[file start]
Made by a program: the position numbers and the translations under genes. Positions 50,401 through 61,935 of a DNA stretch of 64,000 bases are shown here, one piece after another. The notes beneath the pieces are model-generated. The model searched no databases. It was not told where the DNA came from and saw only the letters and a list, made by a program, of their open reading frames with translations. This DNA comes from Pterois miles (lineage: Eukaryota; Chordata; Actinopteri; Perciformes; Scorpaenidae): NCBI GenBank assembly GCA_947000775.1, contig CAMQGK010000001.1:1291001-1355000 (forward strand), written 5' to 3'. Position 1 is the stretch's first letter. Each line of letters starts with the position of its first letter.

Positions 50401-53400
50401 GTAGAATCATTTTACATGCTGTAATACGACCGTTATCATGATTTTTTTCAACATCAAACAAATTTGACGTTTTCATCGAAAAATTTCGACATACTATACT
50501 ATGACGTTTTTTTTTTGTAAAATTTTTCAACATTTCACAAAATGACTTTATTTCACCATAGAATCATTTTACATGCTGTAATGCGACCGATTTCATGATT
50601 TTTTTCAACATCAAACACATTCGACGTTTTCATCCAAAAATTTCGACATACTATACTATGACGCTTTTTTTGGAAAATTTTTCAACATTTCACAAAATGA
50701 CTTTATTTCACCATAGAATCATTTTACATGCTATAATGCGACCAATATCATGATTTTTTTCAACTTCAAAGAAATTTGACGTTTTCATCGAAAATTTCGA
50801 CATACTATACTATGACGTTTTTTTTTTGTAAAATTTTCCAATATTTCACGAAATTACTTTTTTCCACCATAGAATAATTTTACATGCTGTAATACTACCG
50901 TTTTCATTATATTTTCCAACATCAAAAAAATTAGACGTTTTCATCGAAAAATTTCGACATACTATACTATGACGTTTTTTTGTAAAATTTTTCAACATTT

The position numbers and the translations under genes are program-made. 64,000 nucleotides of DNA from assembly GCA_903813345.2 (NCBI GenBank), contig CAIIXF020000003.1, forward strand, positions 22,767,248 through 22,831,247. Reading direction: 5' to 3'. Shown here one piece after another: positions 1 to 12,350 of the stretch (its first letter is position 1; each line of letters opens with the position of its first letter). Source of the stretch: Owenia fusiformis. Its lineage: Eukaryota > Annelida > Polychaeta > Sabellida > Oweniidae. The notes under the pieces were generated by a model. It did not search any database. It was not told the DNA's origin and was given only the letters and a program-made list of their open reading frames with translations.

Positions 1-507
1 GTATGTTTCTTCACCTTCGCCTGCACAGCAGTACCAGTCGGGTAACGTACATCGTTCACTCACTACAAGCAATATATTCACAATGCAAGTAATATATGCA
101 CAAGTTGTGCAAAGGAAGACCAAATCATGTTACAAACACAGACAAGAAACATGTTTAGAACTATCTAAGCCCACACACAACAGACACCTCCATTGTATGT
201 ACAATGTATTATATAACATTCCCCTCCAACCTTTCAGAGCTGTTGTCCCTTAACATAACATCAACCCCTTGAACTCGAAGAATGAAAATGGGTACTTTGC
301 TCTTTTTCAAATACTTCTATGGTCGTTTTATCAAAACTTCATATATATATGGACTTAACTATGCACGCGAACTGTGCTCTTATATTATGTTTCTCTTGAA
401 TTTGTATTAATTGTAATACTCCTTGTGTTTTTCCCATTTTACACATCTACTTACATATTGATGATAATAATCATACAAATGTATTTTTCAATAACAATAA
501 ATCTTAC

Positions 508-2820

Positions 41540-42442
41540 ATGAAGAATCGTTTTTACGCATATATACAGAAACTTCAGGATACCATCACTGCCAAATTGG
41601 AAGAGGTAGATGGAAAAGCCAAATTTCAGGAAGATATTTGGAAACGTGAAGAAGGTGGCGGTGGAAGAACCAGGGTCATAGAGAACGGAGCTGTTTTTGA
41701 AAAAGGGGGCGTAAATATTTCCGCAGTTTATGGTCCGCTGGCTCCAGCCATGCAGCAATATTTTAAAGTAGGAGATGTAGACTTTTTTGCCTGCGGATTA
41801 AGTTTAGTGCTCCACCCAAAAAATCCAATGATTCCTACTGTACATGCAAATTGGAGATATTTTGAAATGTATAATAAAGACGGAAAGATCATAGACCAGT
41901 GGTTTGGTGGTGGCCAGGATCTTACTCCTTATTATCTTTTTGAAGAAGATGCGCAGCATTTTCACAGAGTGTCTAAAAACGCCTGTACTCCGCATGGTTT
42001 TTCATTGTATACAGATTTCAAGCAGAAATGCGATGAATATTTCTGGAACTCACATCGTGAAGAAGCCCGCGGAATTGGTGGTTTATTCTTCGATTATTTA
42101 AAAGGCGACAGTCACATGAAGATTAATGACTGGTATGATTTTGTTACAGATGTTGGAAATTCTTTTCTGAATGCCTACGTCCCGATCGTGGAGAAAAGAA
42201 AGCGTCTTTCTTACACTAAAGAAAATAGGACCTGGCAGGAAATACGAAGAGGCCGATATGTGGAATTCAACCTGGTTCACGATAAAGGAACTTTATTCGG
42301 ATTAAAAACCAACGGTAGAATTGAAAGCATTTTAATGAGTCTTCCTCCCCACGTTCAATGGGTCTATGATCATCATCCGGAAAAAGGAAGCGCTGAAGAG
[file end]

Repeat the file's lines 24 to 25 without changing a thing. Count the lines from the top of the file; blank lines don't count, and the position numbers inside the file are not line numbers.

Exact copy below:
42001 TTCATTGTATACAGATTTCAAGCAGAAATGCGATGAATATTTCTGGAACTCACATCGTGAAGAAGCCCGCGGAATTGGTGGTTTATTCTTCGATTATTTA
42101 AAAGGCGACAGTCACATGAAGATTAATGACTGGTATGATTTTGTTACAGATGTTGGAAATTCTTTTCTGAATGCCTACGTCCCGATCGTGGAGAAAAGAA